U.S. Charges Chinese Companies over Fentanyl Chemicals, Two Arrested

AP Photo/Andy Wong, File
The flags of the U.S. and Chinese are displayed together on top of a trishaw in Beijing.

Four Chinese companies and eight of their employees have been indicted on charges they sold key chemicals used by Mexican cartels to manufacture fentanyl, federal authorities announced Friday, signaling increased law enforcement scrutiny of China’s role in the U.S. overdose crisis.

The Justice Department billed the indictments as the first prosecutions targeting Chinese chemical companies over the sales of so-called precursor chemicals, which can be turned into fentanyl in clandestine Mexican labs, then smuggled into the United States to deadly effect.

Attorney General Merrick Garland urged the Chinese government to crack down on shady chemical companies allegedly supplying the Sinaloa cartel with precursor chemicals.

Unlike earlier criminal cases involving China-based chemical suppliers where suspects remained at-large, two defendants – Qingzhou Wang, 35, and Yiyi Chen, 31 – were taken into custody earlier this month while meeting in Fiji with a source secretly cooperating with U.S. agents. They have since been extradited to the United States, according to their indictment.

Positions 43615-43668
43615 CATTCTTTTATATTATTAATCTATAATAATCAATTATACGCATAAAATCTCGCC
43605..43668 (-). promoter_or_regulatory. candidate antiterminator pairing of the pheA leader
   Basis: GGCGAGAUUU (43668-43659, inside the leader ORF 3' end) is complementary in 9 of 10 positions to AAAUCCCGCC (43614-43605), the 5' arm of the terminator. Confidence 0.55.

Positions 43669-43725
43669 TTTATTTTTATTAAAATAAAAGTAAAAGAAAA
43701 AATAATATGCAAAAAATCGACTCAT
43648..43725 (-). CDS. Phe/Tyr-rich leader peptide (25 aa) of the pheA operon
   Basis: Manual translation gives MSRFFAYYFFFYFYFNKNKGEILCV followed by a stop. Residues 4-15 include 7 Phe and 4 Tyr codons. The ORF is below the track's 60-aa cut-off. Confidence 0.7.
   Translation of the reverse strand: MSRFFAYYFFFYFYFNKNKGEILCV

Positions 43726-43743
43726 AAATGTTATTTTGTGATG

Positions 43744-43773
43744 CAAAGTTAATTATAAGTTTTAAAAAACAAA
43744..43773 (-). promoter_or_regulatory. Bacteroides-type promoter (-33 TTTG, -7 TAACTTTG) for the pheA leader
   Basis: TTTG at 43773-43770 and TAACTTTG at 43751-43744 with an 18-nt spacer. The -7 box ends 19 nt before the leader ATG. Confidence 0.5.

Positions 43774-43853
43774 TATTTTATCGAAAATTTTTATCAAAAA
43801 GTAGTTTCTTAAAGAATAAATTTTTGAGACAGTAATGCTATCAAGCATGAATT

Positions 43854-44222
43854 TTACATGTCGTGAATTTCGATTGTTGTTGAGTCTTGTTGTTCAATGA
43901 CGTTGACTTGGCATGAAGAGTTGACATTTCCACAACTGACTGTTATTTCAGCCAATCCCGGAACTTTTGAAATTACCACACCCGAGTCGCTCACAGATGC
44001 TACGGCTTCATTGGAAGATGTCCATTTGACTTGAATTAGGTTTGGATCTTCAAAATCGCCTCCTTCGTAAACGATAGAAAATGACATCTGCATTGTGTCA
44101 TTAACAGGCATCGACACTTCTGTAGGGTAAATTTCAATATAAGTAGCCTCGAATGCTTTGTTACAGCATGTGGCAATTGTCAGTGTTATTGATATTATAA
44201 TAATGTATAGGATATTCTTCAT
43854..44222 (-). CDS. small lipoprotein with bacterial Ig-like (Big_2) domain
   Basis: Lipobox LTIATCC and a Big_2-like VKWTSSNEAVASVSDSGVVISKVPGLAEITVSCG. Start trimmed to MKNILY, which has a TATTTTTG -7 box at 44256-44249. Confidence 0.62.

“They’re in American handcuffs and they’re going to face justice in an American courtroom,” Damian Williams, the U.S. attorney for the Southern District of New York, said at a news conference on Friday.

In all, the Drug Enforcement Administration seized more than 200 kilograms in precursor chemicals sent to the United States, enough to manufacture 50 kilograms of fentanyl, officials said.